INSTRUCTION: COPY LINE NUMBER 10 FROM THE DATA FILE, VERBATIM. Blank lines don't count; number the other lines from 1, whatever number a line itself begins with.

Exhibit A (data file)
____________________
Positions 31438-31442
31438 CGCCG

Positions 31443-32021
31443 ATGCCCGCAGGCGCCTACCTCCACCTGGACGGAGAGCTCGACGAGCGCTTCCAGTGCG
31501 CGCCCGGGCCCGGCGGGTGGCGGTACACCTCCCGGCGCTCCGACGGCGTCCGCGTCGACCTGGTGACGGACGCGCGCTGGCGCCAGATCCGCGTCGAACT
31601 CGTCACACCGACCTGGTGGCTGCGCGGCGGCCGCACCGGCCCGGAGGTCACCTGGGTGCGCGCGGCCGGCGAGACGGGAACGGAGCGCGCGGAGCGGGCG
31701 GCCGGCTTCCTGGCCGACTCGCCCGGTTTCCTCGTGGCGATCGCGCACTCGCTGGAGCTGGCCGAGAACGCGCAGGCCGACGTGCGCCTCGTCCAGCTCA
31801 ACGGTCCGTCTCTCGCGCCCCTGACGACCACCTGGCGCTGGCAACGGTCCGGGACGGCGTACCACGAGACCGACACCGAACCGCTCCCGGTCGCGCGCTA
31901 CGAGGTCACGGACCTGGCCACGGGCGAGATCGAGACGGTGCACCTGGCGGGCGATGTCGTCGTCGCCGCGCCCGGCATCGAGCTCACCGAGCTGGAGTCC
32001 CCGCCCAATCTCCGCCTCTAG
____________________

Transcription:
32001 CCGCCCAATCTCCGCCTCTAG